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Capital Gains Taxes and Inflation

1 min readBy: Curtis S. Dubay

Democratic presidential hopeful John Edwards recently released a plan to increase the capital gains tax rate to 28 percent. The current capital gains rate is 15 percent, so Edwards’ plan would nearly double the current rate.

The preferential treatment of capital gains and dividends—both taxed at 15 percent compared to 35 percent for wage and salary income—is sure to be a hot-button issue as the presidential race continues and the Democratic Congress pushes for taxA tax is a mandatory payment or charge collected by local, state, and national governments from individuals or businesses to cover the costs of general government services, goods, and activities. increases under the pay-go rules.

Democrats will argue for a higher tax rate on capital gains on fairness grounds, and Republicans for a lower rate based on economic growth and efficiency. While agreement on these issues is unlikely, both sides should agree that the portion of capital gains that is due solely to inflationInflation is when the general price of goods and services increases across the economy, reducing the purchasing power of a currency and the value of certain assets. The same paycheck covers less goods, services, and bills. It is sometimes referred to as a “hidden tax,” as it leaves taxpayers less well-off due to higher costs and “bracket creep,” while increasing the government’s spending power. should be removed from the tax baseThe tax base is the total amount of income, property, assets, consumption, transactions, or other economic activity subject to taxation by a tax authority. A narrow tax base is non-neutral and inefficient. A broad tax base reduces tax administration costs and allows more revenue to be raised at lower rates. .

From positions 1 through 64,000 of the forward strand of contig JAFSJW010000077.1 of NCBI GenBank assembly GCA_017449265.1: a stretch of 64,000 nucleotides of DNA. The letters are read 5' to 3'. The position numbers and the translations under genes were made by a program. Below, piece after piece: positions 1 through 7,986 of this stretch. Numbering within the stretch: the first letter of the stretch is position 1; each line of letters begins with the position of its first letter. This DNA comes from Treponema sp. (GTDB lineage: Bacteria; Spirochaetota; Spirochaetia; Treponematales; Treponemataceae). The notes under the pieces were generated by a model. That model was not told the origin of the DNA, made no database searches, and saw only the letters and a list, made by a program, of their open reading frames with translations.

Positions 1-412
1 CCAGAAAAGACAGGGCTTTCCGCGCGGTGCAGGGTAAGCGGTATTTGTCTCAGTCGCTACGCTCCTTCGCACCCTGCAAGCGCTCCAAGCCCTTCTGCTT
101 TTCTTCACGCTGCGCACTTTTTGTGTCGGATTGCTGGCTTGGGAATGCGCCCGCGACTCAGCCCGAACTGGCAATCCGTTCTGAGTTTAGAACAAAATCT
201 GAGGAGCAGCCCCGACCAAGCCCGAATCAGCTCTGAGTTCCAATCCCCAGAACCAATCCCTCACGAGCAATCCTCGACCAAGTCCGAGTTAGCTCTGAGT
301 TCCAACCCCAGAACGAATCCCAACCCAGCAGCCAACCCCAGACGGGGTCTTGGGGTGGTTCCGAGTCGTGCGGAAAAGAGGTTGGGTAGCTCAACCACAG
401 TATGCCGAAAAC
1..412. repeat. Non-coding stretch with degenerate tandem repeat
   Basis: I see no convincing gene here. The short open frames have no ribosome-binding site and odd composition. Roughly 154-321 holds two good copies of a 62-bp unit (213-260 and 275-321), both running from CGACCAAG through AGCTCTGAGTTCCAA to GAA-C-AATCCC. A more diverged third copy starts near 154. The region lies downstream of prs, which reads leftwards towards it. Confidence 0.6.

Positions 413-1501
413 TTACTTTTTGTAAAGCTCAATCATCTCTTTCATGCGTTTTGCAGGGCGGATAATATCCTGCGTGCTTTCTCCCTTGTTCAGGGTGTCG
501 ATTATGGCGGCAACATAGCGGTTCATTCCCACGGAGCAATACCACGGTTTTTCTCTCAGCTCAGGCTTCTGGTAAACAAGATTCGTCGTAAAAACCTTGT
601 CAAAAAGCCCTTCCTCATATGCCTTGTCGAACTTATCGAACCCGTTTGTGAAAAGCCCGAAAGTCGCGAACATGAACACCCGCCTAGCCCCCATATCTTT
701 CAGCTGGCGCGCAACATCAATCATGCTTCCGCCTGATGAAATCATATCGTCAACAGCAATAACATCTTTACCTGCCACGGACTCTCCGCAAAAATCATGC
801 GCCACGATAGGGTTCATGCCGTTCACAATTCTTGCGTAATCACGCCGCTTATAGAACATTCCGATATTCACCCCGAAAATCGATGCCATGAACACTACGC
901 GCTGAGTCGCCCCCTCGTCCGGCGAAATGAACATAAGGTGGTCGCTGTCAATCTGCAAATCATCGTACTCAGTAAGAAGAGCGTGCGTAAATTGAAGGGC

We released a paper late last year that detailed how inflation can cause the effective tax rate on capital gains to be higher than 300 percent in some years. This is because a portion of an asset’s appreciated value is tied directly to a rise in the general price level.

Gains due solely to inflation hold the original value of an asset and should not be taxed, since they do not increase the asset holder’s ability to consume—the standard economist’s definition of income.

Indexing capital gains to inflation would improve fairness and economic efficiency in the same way indexing the individual income taxAn individual income tax (or personal income tax) is levied on the wages, salaries, investments, or other forms of income an individual or household earns. The U.S. imposes a progressive income tax where rates increase with income. The Federal Income Tax was established in 1913 with the ratification of the 16th Amendment. Though barely 100 years old, individual income taxes are the largest source of tax revenue in the U.S. brackets has, so it should be something both parties are in favor of.